• You May Also Know The Actor From Being: Julian Pearce in “Servant,” Charlie Cavendish in “Snatch,” Daniel Glass in “Sick Note,” and Ron Weasley in the “Harry Potter” franchise.


Sabrina is a nurse from Southern California who does her best to, like Leonard, use a more calm approach to help convince Eric or Andrew to kill one another, if not Wen.

  • You May Also Know The Actor From Being: Rav Mulcair in “Avenue 5,” La Fontaine in “The Outfit,” and Patricia in “Old.”


Ardiane is a line cook from DC and a mother desperate to push Eric and Andrew to make a decision. For she fears that, with her son living in a major city, whether it is a tsunami, planes coming from the air, or a COVID-like disease, never mind fire, he could be at risk.

  • You May Also Know The Actor From Being: An unknown role in the upcoming “Hell of A Summer,” Ali in “Landline,” and Georgia in “Shithouse.”


Leonard is a coach and teacher for an elementary school in the Midwest who is the leader of the four horsemen-like group.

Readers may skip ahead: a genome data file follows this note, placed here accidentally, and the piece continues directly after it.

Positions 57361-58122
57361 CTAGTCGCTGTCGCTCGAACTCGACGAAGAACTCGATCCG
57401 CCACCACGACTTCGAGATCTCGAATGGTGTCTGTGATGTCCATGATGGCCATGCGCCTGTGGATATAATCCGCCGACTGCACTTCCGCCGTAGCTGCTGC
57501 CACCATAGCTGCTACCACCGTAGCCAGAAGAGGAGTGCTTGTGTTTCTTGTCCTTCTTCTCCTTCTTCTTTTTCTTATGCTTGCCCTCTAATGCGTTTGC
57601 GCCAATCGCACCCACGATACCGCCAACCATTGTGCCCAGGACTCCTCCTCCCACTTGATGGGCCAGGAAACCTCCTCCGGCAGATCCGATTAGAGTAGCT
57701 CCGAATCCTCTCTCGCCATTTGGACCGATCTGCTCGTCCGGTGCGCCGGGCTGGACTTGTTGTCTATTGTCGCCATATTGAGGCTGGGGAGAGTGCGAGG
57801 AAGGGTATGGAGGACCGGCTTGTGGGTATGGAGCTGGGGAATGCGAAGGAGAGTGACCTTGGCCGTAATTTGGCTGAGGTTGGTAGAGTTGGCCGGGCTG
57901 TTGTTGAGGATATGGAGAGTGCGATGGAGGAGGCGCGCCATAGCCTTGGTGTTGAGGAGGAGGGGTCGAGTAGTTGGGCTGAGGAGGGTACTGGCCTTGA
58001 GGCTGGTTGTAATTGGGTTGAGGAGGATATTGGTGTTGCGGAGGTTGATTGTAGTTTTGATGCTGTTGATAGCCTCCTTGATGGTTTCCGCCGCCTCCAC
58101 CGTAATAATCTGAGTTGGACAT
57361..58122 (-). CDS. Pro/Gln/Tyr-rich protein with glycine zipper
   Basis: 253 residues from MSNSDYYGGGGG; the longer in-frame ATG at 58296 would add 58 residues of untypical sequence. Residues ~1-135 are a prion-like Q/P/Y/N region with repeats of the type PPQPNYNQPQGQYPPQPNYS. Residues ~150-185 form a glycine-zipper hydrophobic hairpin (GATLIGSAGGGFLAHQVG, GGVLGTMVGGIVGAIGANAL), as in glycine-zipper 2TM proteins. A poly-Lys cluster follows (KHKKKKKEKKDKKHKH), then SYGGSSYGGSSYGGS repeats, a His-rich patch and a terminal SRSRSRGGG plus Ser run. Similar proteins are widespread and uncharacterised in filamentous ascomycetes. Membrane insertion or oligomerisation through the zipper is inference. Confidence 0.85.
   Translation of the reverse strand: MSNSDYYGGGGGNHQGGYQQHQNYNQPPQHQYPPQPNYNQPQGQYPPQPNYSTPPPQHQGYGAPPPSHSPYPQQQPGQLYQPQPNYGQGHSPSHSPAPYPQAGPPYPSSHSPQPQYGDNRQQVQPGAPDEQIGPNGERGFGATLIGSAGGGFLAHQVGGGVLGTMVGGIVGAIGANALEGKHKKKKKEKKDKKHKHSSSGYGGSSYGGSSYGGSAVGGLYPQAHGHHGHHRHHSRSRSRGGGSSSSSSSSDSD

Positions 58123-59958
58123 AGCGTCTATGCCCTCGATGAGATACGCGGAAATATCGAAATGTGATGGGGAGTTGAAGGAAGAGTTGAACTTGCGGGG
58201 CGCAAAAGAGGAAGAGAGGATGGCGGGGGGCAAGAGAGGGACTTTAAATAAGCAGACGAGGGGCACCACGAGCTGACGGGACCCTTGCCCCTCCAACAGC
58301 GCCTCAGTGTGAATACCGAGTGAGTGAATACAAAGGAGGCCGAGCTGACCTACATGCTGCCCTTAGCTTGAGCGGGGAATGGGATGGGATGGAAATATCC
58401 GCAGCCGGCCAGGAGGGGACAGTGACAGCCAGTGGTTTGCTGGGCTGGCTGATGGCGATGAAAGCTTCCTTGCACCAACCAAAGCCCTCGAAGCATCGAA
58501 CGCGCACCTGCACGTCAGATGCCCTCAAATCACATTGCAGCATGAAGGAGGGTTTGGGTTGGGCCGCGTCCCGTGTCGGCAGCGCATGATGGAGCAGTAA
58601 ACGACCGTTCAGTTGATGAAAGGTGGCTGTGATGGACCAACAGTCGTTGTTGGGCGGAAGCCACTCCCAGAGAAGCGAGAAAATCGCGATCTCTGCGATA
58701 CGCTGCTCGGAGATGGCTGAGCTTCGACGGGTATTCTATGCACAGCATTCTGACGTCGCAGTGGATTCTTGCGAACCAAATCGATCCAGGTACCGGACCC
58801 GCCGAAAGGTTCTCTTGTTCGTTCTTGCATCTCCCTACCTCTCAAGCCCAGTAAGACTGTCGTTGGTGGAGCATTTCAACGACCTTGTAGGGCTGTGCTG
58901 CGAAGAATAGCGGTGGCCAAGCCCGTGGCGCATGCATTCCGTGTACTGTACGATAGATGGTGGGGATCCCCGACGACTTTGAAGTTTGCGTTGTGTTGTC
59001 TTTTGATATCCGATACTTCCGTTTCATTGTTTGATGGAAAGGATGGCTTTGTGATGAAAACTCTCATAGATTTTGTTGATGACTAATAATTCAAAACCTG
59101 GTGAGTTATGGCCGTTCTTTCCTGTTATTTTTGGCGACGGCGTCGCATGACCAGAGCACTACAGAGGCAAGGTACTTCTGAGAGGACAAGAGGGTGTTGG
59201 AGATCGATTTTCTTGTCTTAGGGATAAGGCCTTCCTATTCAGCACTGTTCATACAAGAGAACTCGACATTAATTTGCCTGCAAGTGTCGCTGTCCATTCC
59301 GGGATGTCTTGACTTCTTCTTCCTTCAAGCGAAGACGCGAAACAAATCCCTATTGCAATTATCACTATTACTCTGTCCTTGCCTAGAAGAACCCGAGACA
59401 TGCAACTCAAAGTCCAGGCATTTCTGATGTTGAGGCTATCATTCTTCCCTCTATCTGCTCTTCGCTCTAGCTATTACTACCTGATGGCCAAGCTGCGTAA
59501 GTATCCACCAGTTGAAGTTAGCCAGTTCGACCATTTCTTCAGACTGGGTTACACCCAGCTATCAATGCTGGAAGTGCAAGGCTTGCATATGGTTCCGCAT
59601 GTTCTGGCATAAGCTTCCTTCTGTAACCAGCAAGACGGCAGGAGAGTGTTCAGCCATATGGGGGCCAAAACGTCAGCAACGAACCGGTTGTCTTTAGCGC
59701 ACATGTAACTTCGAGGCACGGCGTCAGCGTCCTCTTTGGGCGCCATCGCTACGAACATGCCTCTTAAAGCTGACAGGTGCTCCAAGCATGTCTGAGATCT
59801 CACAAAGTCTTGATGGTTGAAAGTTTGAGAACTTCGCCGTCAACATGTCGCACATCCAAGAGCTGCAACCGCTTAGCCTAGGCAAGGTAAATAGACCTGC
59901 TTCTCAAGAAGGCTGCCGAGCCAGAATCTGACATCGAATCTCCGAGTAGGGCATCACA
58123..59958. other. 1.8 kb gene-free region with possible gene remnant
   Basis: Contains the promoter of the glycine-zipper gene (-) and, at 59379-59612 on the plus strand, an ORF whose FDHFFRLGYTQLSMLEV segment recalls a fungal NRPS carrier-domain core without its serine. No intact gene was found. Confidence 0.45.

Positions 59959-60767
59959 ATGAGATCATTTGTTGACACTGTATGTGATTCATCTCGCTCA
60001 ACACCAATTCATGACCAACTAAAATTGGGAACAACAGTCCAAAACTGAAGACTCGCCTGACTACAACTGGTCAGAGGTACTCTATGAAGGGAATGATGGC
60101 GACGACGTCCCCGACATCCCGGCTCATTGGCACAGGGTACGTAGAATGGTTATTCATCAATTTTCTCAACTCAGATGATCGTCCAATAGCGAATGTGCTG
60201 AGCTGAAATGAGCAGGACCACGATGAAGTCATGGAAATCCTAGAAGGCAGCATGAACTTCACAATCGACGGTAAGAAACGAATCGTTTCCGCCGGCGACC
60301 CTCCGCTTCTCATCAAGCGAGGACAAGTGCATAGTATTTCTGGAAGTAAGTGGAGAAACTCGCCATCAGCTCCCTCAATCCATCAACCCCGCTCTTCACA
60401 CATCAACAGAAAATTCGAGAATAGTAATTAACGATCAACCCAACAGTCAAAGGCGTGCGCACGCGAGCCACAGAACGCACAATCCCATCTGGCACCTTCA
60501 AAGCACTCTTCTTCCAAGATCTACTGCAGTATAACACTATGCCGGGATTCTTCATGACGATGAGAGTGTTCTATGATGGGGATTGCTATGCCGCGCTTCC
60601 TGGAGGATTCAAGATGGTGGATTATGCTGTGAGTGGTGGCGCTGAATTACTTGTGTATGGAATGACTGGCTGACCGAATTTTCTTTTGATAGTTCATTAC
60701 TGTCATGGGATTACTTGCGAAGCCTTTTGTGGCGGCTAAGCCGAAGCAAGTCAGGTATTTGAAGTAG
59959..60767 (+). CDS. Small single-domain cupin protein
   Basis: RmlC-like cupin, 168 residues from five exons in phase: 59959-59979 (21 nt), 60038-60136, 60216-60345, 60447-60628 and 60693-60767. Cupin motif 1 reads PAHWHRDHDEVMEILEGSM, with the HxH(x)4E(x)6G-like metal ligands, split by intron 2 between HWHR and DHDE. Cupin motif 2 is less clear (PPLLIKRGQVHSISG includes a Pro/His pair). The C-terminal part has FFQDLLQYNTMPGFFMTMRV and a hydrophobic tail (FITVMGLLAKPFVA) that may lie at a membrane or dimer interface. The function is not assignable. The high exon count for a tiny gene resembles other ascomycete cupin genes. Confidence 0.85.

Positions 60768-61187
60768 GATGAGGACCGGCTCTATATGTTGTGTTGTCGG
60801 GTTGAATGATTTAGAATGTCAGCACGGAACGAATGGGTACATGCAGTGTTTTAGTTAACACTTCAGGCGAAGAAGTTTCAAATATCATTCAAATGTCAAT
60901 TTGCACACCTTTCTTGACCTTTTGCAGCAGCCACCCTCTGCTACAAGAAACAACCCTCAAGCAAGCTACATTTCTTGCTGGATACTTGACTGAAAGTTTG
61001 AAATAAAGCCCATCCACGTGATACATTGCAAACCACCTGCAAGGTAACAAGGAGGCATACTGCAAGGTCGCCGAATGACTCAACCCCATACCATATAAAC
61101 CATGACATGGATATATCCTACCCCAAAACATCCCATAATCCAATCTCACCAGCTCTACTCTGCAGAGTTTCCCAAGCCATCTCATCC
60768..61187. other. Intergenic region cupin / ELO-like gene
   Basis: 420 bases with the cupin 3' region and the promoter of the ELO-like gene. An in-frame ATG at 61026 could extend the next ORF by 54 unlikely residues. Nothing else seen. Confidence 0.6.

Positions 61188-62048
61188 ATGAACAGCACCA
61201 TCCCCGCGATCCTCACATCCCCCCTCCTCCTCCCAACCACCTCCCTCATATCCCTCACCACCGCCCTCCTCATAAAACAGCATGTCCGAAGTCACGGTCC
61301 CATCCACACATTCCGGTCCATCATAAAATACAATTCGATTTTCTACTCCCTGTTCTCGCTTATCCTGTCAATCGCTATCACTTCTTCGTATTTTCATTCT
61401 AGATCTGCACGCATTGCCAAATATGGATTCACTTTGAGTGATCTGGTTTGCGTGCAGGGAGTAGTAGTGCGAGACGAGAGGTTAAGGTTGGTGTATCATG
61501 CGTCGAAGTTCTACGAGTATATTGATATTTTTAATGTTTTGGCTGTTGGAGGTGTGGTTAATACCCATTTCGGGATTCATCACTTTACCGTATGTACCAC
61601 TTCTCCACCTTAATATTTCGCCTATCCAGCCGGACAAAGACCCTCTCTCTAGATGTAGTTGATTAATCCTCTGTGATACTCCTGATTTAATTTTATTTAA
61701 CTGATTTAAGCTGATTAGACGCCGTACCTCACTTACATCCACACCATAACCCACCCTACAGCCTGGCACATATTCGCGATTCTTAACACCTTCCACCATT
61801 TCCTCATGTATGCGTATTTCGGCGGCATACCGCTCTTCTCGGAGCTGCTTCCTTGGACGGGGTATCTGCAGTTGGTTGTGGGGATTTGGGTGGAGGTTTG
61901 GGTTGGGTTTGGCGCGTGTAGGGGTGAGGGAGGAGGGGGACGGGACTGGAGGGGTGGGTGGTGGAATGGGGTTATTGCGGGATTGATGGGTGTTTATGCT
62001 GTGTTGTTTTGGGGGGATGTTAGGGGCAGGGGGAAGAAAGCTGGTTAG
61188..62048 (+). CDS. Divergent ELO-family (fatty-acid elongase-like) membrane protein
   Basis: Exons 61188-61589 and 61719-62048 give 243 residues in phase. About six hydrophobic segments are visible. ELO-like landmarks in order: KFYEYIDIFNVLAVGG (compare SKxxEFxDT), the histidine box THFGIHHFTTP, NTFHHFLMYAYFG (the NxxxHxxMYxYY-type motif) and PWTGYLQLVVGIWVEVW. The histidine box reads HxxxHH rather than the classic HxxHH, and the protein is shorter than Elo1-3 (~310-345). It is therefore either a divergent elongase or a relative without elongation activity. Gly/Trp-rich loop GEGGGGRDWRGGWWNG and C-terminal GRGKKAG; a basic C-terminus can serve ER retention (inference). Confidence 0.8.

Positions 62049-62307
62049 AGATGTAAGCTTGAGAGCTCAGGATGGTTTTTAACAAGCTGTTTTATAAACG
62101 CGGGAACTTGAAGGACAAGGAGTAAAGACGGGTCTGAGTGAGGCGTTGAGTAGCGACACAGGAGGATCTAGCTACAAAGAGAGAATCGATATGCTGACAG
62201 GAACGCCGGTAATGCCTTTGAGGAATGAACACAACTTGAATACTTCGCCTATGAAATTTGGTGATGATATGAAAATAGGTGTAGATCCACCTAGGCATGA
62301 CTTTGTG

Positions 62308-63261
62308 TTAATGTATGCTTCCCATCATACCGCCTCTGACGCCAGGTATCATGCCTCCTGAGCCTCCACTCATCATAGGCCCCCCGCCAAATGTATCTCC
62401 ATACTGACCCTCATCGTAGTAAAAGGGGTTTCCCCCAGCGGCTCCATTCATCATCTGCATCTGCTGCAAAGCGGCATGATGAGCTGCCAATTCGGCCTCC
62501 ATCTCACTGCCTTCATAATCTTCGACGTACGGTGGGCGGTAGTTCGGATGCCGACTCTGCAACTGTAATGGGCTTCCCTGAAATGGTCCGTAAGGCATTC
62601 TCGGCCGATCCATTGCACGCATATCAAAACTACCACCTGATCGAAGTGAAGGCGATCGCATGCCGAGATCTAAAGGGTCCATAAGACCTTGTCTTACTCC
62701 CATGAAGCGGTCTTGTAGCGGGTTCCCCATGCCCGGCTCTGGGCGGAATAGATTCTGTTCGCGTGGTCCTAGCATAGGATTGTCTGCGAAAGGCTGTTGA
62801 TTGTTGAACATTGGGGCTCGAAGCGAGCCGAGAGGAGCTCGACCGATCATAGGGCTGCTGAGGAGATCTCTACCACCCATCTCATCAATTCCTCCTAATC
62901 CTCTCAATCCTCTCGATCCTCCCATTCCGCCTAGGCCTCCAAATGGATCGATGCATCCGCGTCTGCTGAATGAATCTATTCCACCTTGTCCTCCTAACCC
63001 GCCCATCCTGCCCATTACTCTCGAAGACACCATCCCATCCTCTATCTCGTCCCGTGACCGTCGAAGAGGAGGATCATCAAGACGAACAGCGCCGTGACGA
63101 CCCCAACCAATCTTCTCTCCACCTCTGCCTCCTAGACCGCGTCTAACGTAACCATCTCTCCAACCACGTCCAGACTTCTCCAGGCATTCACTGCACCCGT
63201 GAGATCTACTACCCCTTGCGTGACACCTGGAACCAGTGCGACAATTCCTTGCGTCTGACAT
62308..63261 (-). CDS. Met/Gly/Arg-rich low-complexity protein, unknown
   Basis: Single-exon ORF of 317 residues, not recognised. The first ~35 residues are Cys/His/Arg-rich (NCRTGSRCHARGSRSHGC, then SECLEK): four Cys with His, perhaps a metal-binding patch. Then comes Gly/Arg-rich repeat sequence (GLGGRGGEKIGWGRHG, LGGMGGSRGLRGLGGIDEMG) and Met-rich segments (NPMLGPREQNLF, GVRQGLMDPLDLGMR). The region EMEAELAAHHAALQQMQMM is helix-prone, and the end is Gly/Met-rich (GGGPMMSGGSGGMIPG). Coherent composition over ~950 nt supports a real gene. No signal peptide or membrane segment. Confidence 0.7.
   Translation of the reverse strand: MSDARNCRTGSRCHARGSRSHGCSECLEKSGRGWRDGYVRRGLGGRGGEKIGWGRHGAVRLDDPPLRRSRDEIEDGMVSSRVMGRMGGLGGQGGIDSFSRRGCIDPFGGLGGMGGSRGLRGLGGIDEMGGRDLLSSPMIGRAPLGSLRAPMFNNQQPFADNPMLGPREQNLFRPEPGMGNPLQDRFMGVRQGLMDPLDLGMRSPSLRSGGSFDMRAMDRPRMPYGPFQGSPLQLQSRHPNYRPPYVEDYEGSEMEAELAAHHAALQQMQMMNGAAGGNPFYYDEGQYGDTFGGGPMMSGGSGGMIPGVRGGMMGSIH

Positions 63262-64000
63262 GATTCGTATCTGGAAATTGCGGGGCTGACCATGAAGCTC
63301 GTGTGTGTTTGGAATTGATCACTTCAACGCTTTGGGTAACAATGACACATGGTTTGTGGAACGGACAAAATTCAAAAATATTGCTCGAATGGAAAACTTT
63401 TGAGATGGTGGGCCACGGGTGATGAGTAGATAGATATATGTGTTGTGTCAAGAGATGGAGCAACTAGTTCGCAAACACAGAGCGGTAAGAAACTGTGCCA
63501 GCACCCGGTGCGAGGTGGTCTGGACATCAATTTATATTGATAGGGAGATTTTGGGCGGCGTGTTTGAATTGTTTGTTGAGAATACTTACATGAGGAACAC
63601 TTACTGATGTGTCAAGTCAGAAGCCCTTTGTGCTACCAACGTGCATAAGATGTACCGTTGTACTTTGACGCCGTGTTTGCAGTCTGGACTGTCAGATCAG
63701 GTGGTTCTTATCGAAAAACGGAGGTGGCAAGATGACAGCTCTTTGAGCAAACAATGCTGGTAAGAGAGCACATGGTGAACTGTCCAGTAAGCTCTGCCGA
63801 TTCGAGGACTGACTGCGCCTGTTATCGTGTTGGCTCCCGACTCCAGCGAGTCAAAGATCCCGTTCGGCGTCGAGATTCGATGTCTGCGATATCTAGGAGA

• You May Also Know The Actor From Being: Drax in the “Guardians of the Galaxy” franchise, Batista in WWE, and Glossu Rabban Harkonnen in the “Dune” franchise.


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Our Rating: Mixed (Divisive)


You Get Invested In Whose Who

While we don’t get much time to properly dive into anyone’s backstory, you get enough to care about them as an individual, as someone’s partner, or at least enough to care about them dying. Eric, while he doesn’t evolve much beyond being Andrew’s partner, does balance him out, so you can’t imagine Andrew without him, never mind what Wen’s life would be like without either.

Yes, we barely get to learn anything about Rory, but if there is one thing Rupert Grint is good for is taking a character with very little going for them, making them sarcastic and angry, and making you want more. I mean, to say he is using the same muscles, just with a different background, to his character on “Servant” wouldn’t be a stretch.

As for the rest, they’re likable. Even without the flashbacks Andrew and Eric benefit from, it does increasingly make you feel torn as it becomes clear Eric and Andrew aren’t willing to sacrifice their family for the world, much less the four strangers in front of them.

It Does Feel Like You’re Building To Something Interesting